Friday Facts and Figures is a weekly newsletter with data points, analysis, and commentary on the biggest policy debates in New Jersey and beyond.
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COVID-19 Cases: 266,986 | Deaths: 14,694
[New Jersey Department of Health / COVID-19 Dashboard]
Last Friday, state lawmakers quietly released a 200-plus page bill to legalize recreational marijuana and fast-tracked it for a vote this past Monday. The problem? The bill has a glaring omission: it did not tax legal marijuana like other states do, meaning there would be little-to-no revenue to invest in communities harmed most by the drug war or initiatives to advance social and racial justice. Instead, the bill would only apply the state sales tax of 6.625 percent (and allow a municipal tax of up to 2 percent) — and the revenue would go towards police and the state’s general fund. This is a big departure from the legalization proposal that almost passed last year, which applied an excise tax of $42 per ounce. Use this link from the ACLU NJ to tell your state lawmakers: legalization must center racial and social justice! [ACLU NJ / Act Now]
Some state lawmakers, as well as industry lobbyists, claim that taxing legal marijuana sales would keep the black market alive and thus cut into revenue collections. A simple look at the data, courtesy of the Institute on Taxation and Economic Policy (ITEP), shows that this is simply not the case. The state that brings in the most tax revenue from legal marijuana sales (after adjusting for population) is the state with the highest tax rate: Washington. Most states that already have a functioning legal market for marijuana have sales and excise taxes between 20 percent and 46 percent; in 2019, these states brought in a collective $1.9 billion in revenue. Further, ITEP (as well as NJPP) recommends taxing legal marijuana by weight, as opposed to a sales tax, to keep revenue stable as the price of legal marijuana goes down with increased supply. [Institute on Taxation and Economic Policy / Carl Davis]
Now for some good marijuana news: On Thursday, the Senate Budget Committee approved a bill to decriminalize possession of marijuana. This bill is fully separate from, but just as necessary as, the proposal to set up the regulatory framework for a legal marijuana market. As it stands, approximately 100 people are arrested for marijuana possession everyday in New Jersey. This bill, if passed by the full Legislature and signed into law by Governor Murphy, removes criminal penalties for possession and distribution of small amounts of marijuana — and also psilocybin, the active ingredient in magic mushrooms. “Justice for marijuana doesn’t start until arrests stop,” said Chris Goldstein of the National Organization for the Reform of Marijuana Laws (NORML). “And the constitutional amendment to legalize cannabis doesn’t do that, but this bill could.” [The Philadelphia Inquirer / Sam Wood]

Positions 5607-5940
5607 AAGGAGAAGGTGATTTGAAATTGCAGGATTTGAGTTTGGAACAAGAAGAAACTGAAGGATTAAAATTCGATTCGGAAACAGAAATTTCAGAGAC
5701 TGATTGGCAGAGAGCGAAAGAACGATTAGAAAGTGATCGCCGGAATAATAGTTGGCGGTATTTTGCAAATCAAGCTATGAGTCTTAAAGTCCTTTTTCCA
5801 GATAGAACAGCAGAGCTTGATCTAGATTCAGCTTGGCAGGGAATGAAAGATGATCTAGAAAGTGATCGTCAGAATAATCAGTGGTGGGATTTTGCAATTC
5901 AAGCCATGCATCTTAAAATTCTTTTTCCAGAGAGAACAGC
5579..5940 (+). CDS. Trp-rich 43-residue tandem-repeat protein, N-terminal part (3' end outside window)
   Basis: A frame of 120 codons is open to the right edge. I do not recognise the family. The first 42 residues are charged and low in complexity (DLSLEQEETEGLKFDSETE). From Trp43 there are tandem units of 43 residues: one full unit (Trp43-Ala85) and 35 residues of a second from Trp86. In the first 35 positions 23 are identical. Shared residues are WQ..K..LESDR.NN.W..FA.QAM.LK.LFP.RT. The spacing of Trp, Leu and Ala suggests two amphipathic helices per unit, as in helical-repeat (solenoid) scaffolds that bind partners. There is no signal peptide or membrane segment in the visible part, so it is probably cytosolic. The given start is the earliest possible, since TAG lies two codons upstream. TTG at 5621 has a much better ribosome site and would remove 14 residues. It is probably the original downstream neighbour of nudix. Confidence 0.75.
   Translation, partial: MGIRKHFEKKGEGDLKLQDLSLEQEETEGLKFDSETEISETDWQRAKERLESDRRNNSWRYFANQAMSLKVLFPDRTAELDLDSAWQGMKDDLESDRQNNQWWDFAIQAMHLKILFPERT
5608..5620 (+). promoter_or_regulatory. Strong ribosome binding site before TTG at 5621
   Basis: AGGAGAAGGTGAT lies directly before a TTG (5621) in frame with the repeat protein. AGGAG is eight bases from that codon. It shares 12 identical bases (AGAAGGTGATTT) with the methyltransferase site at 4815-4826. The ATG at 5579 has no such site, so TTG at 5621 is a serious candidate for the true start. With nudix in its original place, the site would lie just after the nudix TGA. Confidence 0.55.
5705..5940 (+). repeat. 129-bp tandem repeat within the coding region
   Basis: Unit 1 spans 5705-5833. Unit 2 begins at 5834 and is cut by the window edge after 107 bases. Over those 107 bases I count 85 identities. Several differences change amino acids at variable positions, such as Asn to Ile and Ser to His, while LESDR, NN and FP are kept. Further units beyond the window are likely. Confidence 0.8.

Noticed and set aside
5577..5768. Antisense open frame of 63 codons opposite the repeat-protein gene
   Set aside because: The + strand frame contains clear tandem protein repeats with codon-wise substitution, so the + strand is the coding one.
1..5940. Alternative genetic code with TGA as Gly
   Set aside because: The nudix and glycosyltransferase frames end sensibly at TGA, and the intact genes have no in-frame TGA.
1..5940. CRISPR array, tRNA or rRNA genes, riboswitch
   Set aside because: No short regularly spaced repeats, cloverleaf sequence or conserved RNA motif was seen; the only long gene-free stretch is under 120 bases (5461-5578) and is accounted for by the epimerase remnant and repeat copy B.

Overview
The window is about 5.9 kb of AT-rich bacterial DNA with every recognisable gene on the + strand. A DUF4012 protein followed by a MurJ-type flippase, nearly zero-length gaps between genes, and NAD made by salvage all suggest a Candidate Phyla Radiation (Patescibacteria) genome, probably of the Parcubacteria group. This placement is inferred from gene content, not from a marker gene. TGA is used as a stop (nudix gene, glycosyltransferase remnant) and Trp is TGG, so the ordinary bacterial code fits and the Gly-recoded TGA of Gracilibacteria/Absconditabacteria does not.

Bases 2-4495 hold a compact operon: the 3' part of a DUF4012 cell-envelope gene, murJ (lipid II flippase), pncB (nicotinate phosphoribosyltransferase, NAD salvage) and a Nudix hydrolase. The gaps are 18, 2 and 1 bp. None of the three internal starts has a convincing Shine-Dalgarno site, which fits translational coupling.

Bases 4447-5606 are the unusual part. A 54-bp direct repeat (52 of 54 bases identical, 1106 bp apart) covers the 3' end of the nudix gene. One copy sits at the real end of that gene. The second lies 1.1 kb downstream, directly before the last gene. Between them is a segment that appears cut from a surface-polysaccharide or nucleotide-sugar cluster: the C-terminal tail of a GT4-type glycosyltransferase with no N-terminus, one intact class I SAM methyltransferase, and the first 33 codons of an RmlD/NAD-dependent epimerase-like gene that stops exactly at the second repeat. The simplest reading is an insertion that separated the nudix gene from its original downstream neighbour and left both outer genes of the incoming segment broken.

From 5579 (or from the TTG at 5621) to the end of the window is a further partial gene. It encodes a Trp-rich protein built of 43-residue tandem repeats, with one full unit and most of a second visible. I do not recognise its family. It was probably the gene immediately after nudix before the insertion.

The second wave is here. On Thursday, New Jersey registered 3,517 new cases of COVID-19, representing the fourth time in six days that the state had more than 3,000 new cases. Health officials believe the spread is linked to indoor gatherings and recommend that residents continue to wear masks and practice social distancing. “This is a wake-up call,” said state Health Commissioner Judith Perschilli. “We need your help. If we continue on this trajectory, our state will return to the situation we were in last spring.” When asked what he would say to residents who find wearing masks uncomfortable and annoying, Governor Murphy responded, ”You know what’s really uncomfortable and annoying? When you die.” [NJ.com / Brent Johnson]
NJPP President Brandon McKoy was on NJ Spotlight News earlier this week to discuss the proposed bill to legalize marijuana, specifically the need for it to advance racial and social justice. “To add insult to injury … a lot of funds [from marijuana sales] go to the police,” Brandon said. “To have that, while still having nothing — literally nothing — go towards communities is bad optics, to say the least.” [NJ Spotlight News / David Cruz]
Pets of NJPP
Welcome back Mau, my co-working cat, for another Pets of NJPP feature. Mau had a vet appointment earlier this week and got some great news — he’s cured of FIP, a deadly form of cat coronavirus (unrelated to COVID-19). Mau was a real trooper this past few months and will be eating lots of treats this weekend to celebrate the good news!
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